psychological moment. The same is true of the cost of living. The cost of living lags a little behind the rise in the wholesale price level. It has now risen 14-6 per cent over August, 1939. It was something like that at this stage of the last war-15 or 16 per cent -and immediately after that in the last war it took a sharp slant upwards and in the summer of 1920 reached about 198. In the summer of 1920 both levels broke, the wholesale price level and the cost of living level. They simply dropped down to the earth and ruined hundreds of thousands of people. That laid the basis for all kinds of trouble in the future, and the occurrence of that event in this and other countries was undoubtedly the cause of momentous changes for the worse.
I would point out that, so far as I can see, the same forces that operated at that time are at work to-day, only in greater degree, because in that war we spent only 10 per cent of the national income, devoting one hour in ten to the production of war materials and supplies. Now we are getting to the point of nearly 40 per cent of the national income being devoted to production of war supplies, and there is no question at all that unless we take hold of the situation at this 14873-2621
moment and deal with it vigorously we are going to be confronted by a rapid and long price rise such as took place between 1916 and 1920. In fact, it may be very much worse for the reasons I have stated, because the forces now are much more powerful. In my opinion we would have now a much higher increase than we had at this stage in the last war if it were not for the severity of our taxation policy, which undoubtedly has restrained prices, and our selective price controls, which have existed over quite a broad field. The forces at work to-day are more powerful as a result of the greatly increased amounts we are spending and the greatly increased proportion of the national income we are devoting to war purposes. For these reasons the forces to which I refer are more powerful in this war than they were in the last. That is the reason why in my opinion this is the proper time.
The second reason is that we could never have imposed a price ceiling until we had given agricultural prices a chance to rise. Agricultural prices were very low before the war; I do not dispute that for a moment. But on the basis of percentages there has been a tremendous increase in everything except wheat. I am going to give some percentages, and I want it clearly understood that I am not expressing approval of the level of agricultural prices in August, 1939. Here are the figures between August, 1939, and September, 1941, giving the prices of the commodities stated: Oats, 80 per cent; barley, 66 per cent; butter 57 per cent; eggs, 33 per cent; cheese, 51 per cent, including bonuses; cattle, 58 per cent; hogs, 40 per cent; whole milk, 14 per cent.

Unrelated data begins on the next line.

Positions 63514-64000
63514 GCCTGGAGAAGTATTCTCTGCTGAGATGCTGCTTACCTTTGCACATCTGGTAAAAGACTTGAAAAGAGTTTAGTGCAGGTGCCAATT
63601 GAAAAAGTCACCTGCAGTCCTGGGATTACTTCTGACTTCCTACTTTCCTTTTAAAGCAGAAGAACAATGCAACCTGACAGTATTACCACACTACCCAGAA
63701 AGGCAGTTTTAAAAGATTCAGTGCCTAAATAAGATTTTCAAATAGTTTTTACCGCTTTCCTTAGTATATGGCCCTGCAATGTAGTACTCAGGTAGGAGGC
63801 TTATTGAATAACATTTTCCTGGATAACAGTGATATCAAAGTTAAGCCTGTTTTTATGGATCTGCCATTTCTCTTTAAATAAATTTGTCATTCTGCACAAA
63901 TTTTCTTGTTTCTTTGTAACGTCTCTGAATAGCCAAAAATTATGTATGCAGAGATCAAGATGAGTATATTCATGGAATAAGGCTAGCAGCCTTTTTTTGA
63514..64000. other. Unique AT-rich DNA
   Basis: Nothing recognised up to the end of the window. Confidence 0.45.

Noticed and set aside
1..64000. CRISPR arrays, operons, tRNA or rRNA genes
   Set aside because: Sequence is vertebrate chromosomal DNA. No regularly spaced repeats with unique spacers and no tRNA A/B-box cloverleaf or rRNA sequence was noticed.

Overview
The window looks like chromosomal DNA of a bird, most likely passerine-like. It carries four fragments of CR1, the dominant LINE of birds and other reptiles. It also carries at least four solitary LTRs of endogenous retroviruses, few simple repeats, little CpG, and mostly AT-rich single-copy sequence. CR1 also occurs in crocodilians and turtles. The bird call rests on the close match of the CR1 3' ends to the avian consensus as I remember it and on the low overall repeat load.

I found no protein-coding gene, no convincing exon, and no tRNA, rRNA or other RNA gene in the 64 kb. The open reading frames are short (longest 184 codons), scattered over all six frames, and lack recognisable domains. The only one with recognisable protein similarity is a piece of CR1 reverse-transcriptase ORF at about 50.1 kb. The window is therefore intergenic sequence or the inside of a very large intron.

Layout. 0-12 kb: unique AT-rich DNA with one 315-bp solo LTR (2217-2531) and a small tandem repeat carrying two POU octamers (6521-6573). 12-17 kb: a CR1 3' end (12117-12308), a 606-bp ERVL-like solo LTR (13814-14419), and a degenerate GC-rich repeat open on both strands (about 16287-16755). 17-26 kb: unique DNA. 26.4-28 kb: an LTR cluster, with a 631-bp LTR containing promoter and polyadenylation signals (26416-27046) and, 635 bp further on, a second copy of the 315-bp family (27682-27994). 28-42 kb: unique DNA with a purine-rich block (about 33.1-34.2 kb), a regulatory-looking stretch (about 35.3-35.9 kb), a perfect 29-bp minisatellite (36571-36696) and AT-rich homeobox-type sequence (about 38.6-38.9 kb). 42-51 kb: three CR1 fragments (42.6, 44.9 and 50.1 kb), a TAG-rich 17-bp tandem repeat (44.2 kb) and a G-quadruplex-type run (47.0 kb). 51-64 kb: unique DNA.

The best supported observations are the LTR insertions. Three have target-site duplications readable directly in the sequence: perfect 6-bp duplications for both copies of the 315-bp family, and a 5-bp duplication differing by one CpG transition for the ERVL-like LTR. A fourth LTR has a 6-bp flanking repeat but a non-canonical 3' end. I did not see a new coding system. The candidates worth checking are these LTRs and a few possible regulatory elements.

On the whole, with the exception of wheat and certain less important products, the former disparity between prices of farm products and other prices has been very largely corrected. Broadly speaking, retail food prices now bear about their normal relation to other retail prices. The importance of this recovery of food prices to the cost of living is shown by the fact that of the increase of 12-8 in the cost of living index between August, 1939, and 1941, over 53 per cent is due to increases in the prices of food. With regard to wheat, there has been very little increase, but it must be borne in mind that the price established in August, 1939, was a government-established price, not a market-established price. That price has increased 8 per cent and is still a government-established price, but the open market price of wheat being very low in August, 1939, has increased by a much larger percentage- something like 40 per cent. There is no point in saying that; it has no significance whatever in the matter, but I am point-
The War-Finance-Mr. Ilsley
ing out that there was a government-established price both times, and therefore the increase in the cost of wheat has been slight on a percentage basis. We must, however, realize that wheat producers now receive a number of other payments in addition to the price paid for wheat, and these other payments are intended to raise their income to a reasonable level without adding to the wheat surplus, as a higher rate would do. That is the second reason for waiting until now to impose a ceiling.
The third reason is one to which I have already referred, namely, that the principle of P.C. 7440, that is, the cost of living bonus, a principle which is an essential feature of this policy and which would have to be an essential feature of any policy before we could ask labour to forego increases, has become fairly widely understood and fairly widely accepted.
I shall have to get the exact authority for them; I cannot answer the question offhand. These statistics are most carefully checked by my officials before they are given to me and I cannot say what their source is. I will, however, get that information for the hon. member. I am willing to wager that there is no mistake about them; if there were, it would be the first time. Perhaps it might not be inappropriate if I quoted, with regard to the policy and its relation to labour, what a member of the British parliament, Mr. George Isaacs, Labour member of parliament for Southwark, London, had to say. He is the president of the printers and operators union of Great Britain, and he was in Canada on October 30, when he gave an interview, in which he is reported as follows: